State Of Washington, Respondent V. Michael D. Kibbee, Appellant (Majority)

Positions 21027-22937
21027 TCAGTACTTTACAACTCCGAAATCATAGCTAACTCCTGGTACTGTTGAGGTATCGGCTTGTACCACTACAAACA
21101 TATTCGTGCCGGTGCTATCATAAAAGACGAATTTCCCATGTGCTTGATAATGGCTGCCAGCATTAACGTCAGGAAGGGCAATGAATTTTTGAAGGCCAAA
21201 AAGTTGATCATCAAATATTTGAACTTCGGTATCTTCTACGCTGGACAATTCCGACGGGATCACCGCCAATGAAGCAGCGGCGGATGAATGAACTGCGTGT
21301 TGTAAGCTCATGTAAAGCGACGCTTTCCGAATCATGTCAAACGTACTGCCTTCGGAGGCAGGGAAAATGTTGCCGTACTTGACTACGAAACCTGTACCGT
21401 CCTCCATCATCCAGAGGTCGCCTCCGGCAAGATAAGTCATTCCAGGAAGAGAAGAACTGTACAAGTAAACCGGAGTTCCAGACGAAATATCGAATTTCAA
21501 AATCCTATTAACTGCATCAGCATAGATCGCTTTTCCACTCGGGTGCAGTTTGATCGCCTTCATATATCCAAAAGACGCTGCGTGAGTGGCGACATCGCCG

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Filed Washington State Court of Appeals Division Two October 15, 2019 IN THE COURT OF APPEALS OF THE STATE OF WASHINGTON DIVISION II STATE OF WASHINGTON, No. 50633-5-II Respondent, UNPUBLISHED OPINION v. MICHAEL DAVID KIBBEE, Petitioner. MAXA, C.J. – Michael Kibbee seeks discretionary review of the superior court’s affirmance of his district court convictions of violation of a protection order and telephone harassment with a domestic violence designation. The convictions arose from Kibbee’s telephone call from a blocked number to his former wife Jan Fox’s husband, Lee Fox, in which he stated that he heard Lee1 had a brain tumor and that he hoped Lee would “mother-f***ing die.” Report of Proceedings (RP) at 105. We hold that (1) under RAP 2.3(d), discretionary review is not appropriate for Kibbee’s sufficiency of evidence claim regarding his telephone harassment conviction; (2) as the State concedes, the State did not present sufficient evidence to prove that Kibbee’s offenses constituted domestic violence because Lee was not a member of Kibbee’s family or household; 1 For clarity, this prehearing refers to Jan and Lee Fox by their first names. No disrespect is intended. No. 50633-5-II (3) the district court judge did not violate the appearance of fairness doctrine by her comments during arraignment about Kibbee’s military service; and (4) Kibbee’s appearance of fairness claim regarding his sentencing hearing is moot because he has completed his sentence. Accordingly, we affirm Kibbee’s conviction, but we remand for the trial court to strike the domestic violence designations from Kibbee’s judgment and sentence. FACTS Initial Incident On January 6, 2016, Lee received a phone call from an unknown number. Lee recognized the voice on the call as Kibbee, although Kibbee apparently did not identify himself. Kibbee told Lee that he heard that Lee had a brain tumor and he hoped Lee would “mother-f-ing die.” RP at 105. Kibbee repeated several times that he was glad Lee had a brain tumor and that he wanted Lee to die. Kibbee also called Lee a “mother-f-ing piece of F.” RP at 120. At the time, Lee had a restraining order against Kibbee. Lee called the police to report the violation of the protection order. The State charged Kibbee with violation of a protection order and telephone harassment. The State designated both charges as domestic violence offenses. Arraignment Kibbee was arraigned on February 22. At the arraignment, defense counsel noted that Kibbee was a Marine Corps veteran. The district court stated, “I know a lot of Marine Corp [sic] vets that go back to Viet Nam . . . and that doesn’t mean that they have halos over their head, okay? And a lot of them were having troubles because a lot of them had control issues.” RP at 7. The district court noted that Kibbee had a history of violating protection orders. The district court stated, “I don’t have any confidence . . . that you’re going to follow any order that I 2 No. 50633-5-II tell you at all.” RP at 8. The court also stated, “So, you know, one of these things could be PTSD, it could be a lot of things, I don’t know. I don’t know what it is with you, but you don’t follow orders.” RP at 9. The district court then released Kibbee without bail with the condition that he have no contact with Lee or Jan. The court concluded, “(Indiscernible) you’re not some whack job that’s going to go out and shoot somebody after this, so I hope you don’t.” RP at 9. Trial and Sentencing The jury convicted Kibbee of both charges. The jury also found that Kibbee and Lee were members of the same household or family. Kibbee appeared at the subsequent sentencing hearing by video monitor from jail. The trial court imposed consecutive 364 days sentences on the two convictions. After completion of the hearing, Kibbee walked out of view of the camera. A corrections officer then walked into the view of the camera. As the officer walked back out of view, the court stated, “You better say goodbye.” Video Recording (Dec. 15, 2016) at 34:00 min. The officer then returned and pulled down a sign which read “goodbye” above a big, yellow smiley face. The court laughed and clapped and said, “Bravo.” RP at 224. RALJ Appeal Kibbee appealed his convictions to superior court. Kibbee argued on appeal that the district court had violated the appearance of fairness doctrine and that he had received ineffective assistance of counsel because defense counsel had not filed an affidavit of prejudice. The superior court ruled that the district court had not violated the appearance of fairness doctrine and Kibbee had not received ineffective assistance of counsel. Accordingly, the superior court denied Kibbee’s appeal and affirmed his judgment and sentence. Kibbee did not argue in the 3 No. 50633-5-II superior court that the evidence was insufficient to convict him of telephone harassment. Therefore, the superior court made no ruling on that issue. Kibbee filed a motion for discretionary review, arguing that the district court violated the appearance of fairness doctrine by participating in a practical joke at his expense during the sentencing hearing. A commissioner of this court granted discretionary review on the appearance of fairness issue. Ruling Granting Review (Feb. 6, 2018) at 8. The commissioner also stated that Kibbee was free to raise sufficiency of the evidence arguments in his merits briefing because a defendant may raise a sufficiency of evidence for the first time on appeal. Id. Defense counsel confirmed at oral argument that Kibbee has now completed his sentence. ANALYSIS A. SUFFICIENCY OF THE EVIDENCE Kibbee argues that that State did not present sufficient evidence to prove that he committed telephone harassment. He also argues, and the State concedes, that the State did not present sufficient evidence to prove that the convictions constituted domestic violence offenses. The State argues that discretionary review is not appropriate for Kibbee’s sufficiency of evidence claims under RAP 2.3(d). We agree with the State and hold that discretionary review is not appropriate for Kibbee’s sufficiency of evidence claims. However, we exercise our discretion under RAP 1.2(a) to accept the State’s concession regarding the domestic violence designation. 1. Availability of Discretionary Review Initially, the State argues that discretionary review is not appropriate for Kibbee’s sufficiency of evidence claims because these claims do not fall within one of the grounds for granting discretionary review under RAP 2.3(d). We agree. 4 No. 50633-5-II Our review of a superior court’s decision on an RALJ appeal is limited to discretionary review under RAP 2.3(d). RALJ 9.1(h); State v. Chelan County Dist. Ct., 189 Wn.2d 625, 644, 404 P.3d 1153 (2017). We will accept discretionary review only on one of four grounds: (1) If the decision of the superior court is in conflict with a decision of the Court of Appeals or the Supreme Court; or (2) If a significant question of law under the Constitution of the State of Washington or of the United States is involved; or (3) If the decision involves an issue of public interest which should be determined by an appellate court; or (4) If the superior court has so far departed from the accepted and usual course of judicial proceedings, or so far sanctioned such a departure by the court of limited jurisdiction, as to call for review by the appellate court. RAP 2.3(d). As the commissioner noted in the order granting discretionary review, a defendant may raise a sufficiency of evidence claim for the first time on appeal. RAP 2.5(a)(2). However, even sufficiency of the evidence claims must fall within one of the RAP 2.3(d) categories before we can accept discretionary review of those claims. Regarding Kibbee’s sufficiency of evidence claims, subsection (1) of RAP 2.3(d) is inapplicable because the superior court did not render a decision on Kibbee’s sufficiency of evidence claims. Subsection (2) is inapplicable because although sufficiency of the evidence may have constitutional implications, here these claims do not involve significant questions of constitutional law. Subsection (3) is inapplicable because these claims do not involve issues of public interest. And subsection (4) is inapplicable because the district court did not depart from accepted judicial proceedings regarding sufficiency of the evidence. 5 No. 50633-5-II The order granting discretionary review stated that Kibbee was free to raise a sufficiency of the evidence claim in his briefing. Ruling Granting Review at 8. To the extent that this statement can be interpreted as granting discretionary review on the sufficiency of the evidence claims, the commissioner erred. We hold that discretionary review on the sufficiency of the evidence claims was improvidently granted. We decline to consider Kibbee’s sufficiency of evidence claim regarding his telephone harassment claim. However, the State concedes that there was insufficient evidence to support the domestic violence designations. Therefore, we exercise our discretion under RAP 1.2(a) to consider that claim. 2. Domestic Violence Designations Under RCW 9.94A.525(21)2, a misdemeanor conviction for an offense that was designated as domestic violence may count against a defendant’s offender score in a subsequent sentencing for domestic violence. For an offense to be designated as a crime of domestic violence the defendant and victim must be members of the same family or household. RCW 10.99.020(5)3. RCW 10.99.020(3) defines members of the same family or household as people who are spouses, former spouses, related by blood or marriage, have a child in common, reside together or have resided together in the past, are in a dating relationship, or have a biological or legal parent-child relationship. 2 RCW 9.94A.525 was amended in 2017. Because those amendments do not affect our analysis, we cite to the current version of the statute. 3 RCW 10.99.020 was amended in 2019. Because those amendments do not affect our analysis, we cite to the current version of the statute. 6 No. 50633-5-II Here, Lee and Kibbee were not family or household members as defined in RCW 10.99.020(3), and the State did not present any evidence that Kibbee and Lee ever were family or household members. Lee testified that Kibbee was his wife’s former husband. But the State concedes that a relationship with someone who has a family or household relationship with the defendant does not bring Lee within the meaning of RCW 10.99.020(3). Accordingly, we hold that the State did not present sufficient evidence to prove that Kibbee’s convictions were domestic violence offenses. B. APPEARANCE OF FAIRNESS Kibbee argues that the district court judge violated the appearance of fairness doctrine based on her comments about his military service during the arraignment and her response when the corrections officer displayed the sign that read “goodbye” at the end of his sentencing hearing. We disagree regarding the judge’s conduct at arraignment and conclude that the issue regarding the judge’s conduct at sentencing is moot. 1. Legal Principles The Sixth Amendment to the United States Constitution and article I, section 22 of the Washington Constitution guarantee that criminal defendants will be sentenced by an impartial court. State v. Solis-Diaz, 187 Wn.2d 535, 539-40, 387 P.3d 703 (2017). “Pursuant to the appearance of fairness doctrine, a judicial proceeding is valid if a reasonably prudent, disinterested observer would conclude that the parties received a fair, impartial, and neutral hearing.” Id. at 540. Under this doctrine, a presiding judge must actually be impartial and also appear to be impartial. Id. The question is “whether the judge’s impartiality might reasonably be questioned.” Id. 7 No. 50633-5-II To make this determination, we apply an objective test that assumes a reasonable person knows and understands all the relevant facts. Id. The party asserting a violation has the burden of showing evidence of a judge’s actual or potential bias. Id. 2. Arraignment Hearing Kibbee argues that the district judge’s comments at his arraignment demonstrated a bias against former Marines. He claims that the judge demonstrated a preconceived notion that Marine Corps veterans have control issues and do not follow orders.4 At the arraignment, defense counsel noted Kibbee’s military service as a Marine. The judge stated that she knew other Marine Corps veterans who had issues with controlling their behavior. The judge speculated that Kibbee’s history of violating protection orders could be related to post-traumatic stress disorder. And the judge sought an assurance that Kibbee was not a “whack job” who was going to go out and shoot somebody. However, there is no indication that the judge’s comments affected her decision-making or reflected any bias or animosity towards veterans generally or towards Kibbee personally. The judge recited some of Kibbee’s history of violating protection orders, and stated that this history was the reason she did not have confidence that Kibbee would follow a protection order in the future. Further, the judge then released Kibbee on his own recognizance without requiring bail. We determine that an objective observer would conclude that Kibbee received a fair and impartial arraignment hearing. Accordingly, we reject Kibbee’s appearance of fairness claim based on that hearing. 4 In the facts section of his brief, Kibbee also references an incident in which the district judge sharply criticized defense counsel for appearing late to a pretrial hearing and for his attitude toward the court. However, Kibbee presents no argument that this interaction violated the appearance of fairness doctrine. And nothing in the record suggests that this interaction had any effect on the judge’s attitude toward Kibbee. 8 No. 50633-5-II 3. Sentencing Hearing Kibbe argues that the judge’s response to the corrections officer’s sign after sentencing violated the appearance of fairness. But Kibbee was sentenced to serve two years in December 2016, and he has now completed his sentence. Therefore, we must address whether his claim regarding the sentencing hearing is moot. A case is moot if an appellate court no longer can provide effective relief. State v. T.J.S.M., 193 Wn.2d 450, 454, 441 P.3d 1181 (2019). The expiration of a sentencing term renders a sentencing issue moot. Id. We generally decline to consider moot issues. Id. We may address a moot issue if the case involves an issue of continuing and substantial public interest. Id. We consider three factors in determining if an issue affects a continuing and substantial public interest: (1) whether the question presented is of a public or private nature, (2) the importance of an authoritative determination to guide public officers, and (3) whether the question is likely to recur in the future. Id. We conclude that this issue is not one of continuing and substantial public interest. Accordingly, we decline to consider the moot issue regarding Kibbee’s sentencing hearing. CONCLUSION We affirm Kibbee’s convictions, but we remand for the trial court to strike the domestic violence designations from Kibbee’s judgment and sentence. 9 No. 50633-5-II A majority of the panel having determined that this opinion will not be printed in the Washington Appellate Reports, but will be filed for public record in accordance with RCW 2.06.040, it is so ordered. MAXA, C.J. We concur: MELNICK, J. GLASSGOW, J. 10